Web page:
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How to Identify a Fraudulent Microsoft Support Call, And What to Do if You Receive One

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Scammers have been calling computer users claiming to be Microsoft technicians for at least five years. But the pace of the fraudulent phishing attempts hasn’t slowed down, and many of our CMIT Solutions clients have reported receiving them in recent weeks.

The scam goes something like this: a heavily accented person will call, say they’re from the Windows help desk or a Microsoft support team, and inform you that your machine is infected with a virus. Then, the person on the other end of the line will ask you to open your Event Viewer or System Registry log and point out all the “errors” contained within (even if they’re not actually errors).

After that comes the really nefarious part: the technician will transfer the call to a “tech support manager” who will ask you to install a remote control client from a legitimate website like Ammyy.com or TeamViewer.com. This second-level person will then inform you that the problems are more severe than they thought — and urge you to pay up to get them fixed. Someone will then come on the line and request credit card or PayPal information to continue fixing the problem.

This classic social engineering tactic — you have a problem, and we want to help you solve it — works more often than you’d expect. Some tech experts with virtual machines they can afford to sacrifice have gone through the aforementioned steps, just to see what tasks the spammers perform. And the results haven’t been pretty: one blogger for MalwareBytes.com saw several of his personal files deleted after refusing to pay up, while others have had spyware or other malicious software installed that could then harvest credit card or personal password information.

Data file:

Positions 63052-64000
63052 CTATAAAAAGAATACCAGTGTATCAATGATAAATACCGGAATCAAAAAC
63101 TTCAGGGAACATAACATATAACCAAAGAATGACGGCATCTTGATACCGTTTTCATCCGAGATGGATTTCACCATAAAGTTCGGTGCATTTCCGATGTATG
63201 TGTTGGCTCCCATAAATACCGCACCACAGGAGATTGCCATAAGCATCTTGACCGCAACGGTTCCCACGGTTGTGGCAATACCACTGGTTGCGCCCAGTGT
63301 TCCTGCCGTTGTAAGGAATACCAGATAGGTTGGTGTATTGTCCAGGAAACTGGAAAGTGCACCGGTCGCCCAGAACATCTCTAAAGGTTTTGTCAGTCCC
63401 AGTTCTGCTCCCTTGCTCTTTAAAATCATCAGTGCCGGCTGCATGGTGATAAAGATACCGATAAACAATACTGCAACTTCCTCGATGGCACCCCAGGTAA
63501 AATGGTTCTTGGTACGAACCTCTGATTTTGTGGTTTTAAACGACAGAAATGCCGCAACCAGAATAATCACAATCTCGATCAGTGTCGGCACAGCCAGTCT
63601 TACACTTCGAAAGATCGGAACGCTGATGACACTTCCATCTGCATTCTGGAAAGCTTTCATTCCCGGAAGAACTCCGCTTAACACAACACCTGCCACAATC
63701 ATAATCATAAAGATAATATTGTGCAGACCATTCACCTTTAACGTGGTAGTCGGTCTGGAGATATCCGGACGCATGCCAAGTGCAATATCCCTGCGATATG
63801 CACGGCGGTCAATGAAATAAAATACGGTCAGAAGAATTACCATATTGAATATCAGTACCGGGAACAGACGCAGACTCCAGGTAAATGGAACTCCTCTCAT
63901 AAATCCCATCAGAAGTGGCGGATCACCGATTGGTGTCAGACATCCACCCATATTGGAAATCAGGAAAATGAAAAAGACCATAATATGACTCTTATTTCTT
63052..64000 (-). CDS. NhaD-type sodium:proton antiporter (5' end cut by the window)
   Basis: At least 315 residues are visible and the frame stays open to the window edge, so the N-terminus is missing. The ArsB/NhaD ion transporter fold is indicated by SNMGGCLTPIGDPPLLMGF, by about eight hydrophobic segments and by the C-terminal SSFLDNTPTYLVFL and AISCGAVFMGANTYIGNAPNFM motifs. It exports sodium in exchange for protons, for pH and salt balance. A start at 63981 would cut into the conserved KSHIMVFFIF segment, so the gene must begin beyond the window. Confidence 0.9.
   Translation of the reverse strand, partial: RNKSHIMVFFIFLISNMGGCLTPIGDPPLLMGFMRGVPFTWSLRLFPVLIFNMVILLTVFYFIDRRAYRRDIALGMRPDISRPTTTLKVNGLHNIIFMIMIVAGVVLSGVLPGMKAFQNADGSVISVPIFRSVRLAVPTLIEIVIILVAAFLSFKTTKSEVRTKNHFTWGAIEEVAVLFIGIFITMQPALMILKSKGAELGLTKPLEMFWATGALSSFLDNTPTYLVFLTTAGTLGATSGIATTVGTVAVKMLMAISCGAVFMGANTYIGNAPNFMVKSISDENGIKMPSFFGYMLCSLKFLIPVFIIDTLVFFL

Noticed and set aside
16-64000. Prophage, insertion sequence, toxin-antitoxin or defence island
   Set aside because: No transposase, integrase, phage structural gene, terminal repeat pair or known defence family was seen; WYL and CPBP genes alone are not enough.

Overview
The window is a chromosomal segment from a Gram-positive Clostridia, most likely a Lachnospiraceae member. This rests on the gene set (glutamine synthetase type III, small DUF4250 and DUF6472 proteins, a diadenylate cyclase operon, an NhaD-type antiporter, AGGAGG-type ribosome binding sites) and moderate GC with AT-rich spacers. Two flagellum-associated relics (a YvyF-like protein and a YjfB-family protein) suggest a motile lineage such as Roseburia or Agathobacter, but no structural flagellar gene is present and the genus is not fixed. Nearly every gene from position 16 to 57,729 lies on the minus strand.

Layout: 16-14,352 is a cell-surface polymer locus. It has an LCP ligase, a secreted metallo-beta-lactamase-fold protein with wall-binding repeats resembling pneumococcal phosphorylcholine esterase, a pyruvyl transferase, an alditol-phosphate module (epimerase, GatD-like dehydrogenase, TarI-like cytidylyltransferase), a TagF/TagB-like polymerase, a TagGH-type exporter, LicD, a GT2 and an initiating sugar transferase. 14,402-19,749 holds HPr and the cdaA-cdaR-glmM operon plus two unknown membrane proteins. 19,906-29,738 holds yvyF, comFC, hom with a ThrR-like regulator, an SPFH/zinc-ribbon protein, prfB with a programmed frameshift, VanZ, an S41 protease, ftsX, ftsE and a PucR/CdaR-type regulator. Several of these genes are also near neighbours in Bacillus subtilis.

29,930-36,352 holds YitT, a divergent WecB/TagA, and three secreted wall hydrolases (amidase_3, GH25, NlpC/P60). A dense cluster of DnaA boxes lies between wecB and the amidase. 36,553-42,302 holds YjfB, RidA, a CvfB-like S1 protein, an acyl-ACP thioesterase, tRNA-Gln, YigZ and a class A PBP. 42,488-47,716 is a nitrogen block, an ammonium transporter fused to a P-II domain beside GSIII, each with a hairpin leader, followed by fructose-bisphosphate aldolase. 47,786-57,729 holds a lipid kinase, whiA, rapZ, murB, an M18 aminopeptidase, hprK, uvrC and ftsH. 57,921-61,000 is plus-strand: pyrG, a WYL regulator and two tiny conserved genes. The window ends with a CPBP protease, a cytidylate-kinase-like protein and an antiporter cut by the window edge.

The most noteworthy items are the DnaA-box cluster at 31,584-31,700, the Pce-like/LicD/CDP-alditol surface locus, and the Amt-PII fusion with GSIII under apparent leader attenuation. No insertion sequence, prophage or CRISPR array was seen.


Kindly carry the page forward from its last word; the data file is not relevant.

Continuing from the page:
What should you do if you receive one of these phone-based phishing attempts?

  • Do not install third-party remote client software and/or provide login details to an unverified caller
  • Ask if there’s a cost associated with the “service” the caller is offering — if there is, hang up
  • Never agree to purchase any services or software
  • Never share your credit card or personal information
  • Take down the caller’s number, name, company, etc. and report it immediately to the FBI, the FTC, or the FBI’s Internet Crime Complaint Center

If you think you’ve downloaded any malicious software or allowed a scammer access to your computer, here’s what you should do:

  • Change the passwords for your computer, your email accounts, and your financial accounts — particularly your bank account and credit card
  • Call your trusted IT provider and inform them of the scam attempt so they can assess the health and security of your system
  • Consider the kind of anti-virus, anti-malware, and network security options that CMIT Solutions specializes in

The bottom line? Microsoft will very rarely call you directly — and they’ll never try and charge you ANYTHING if they do. If a serious issue does need to be addressed, more than likely a Microsoft Registered Partner like CMIT Solutions would contact you on behalf of the company.

Do you want to leverage the experience and infrastructure we possess to give your business a competitive advantage? Wouldn’t you rather let us worry about IT so you can worry about growing your business? If so, contact CMIT Solutions today.

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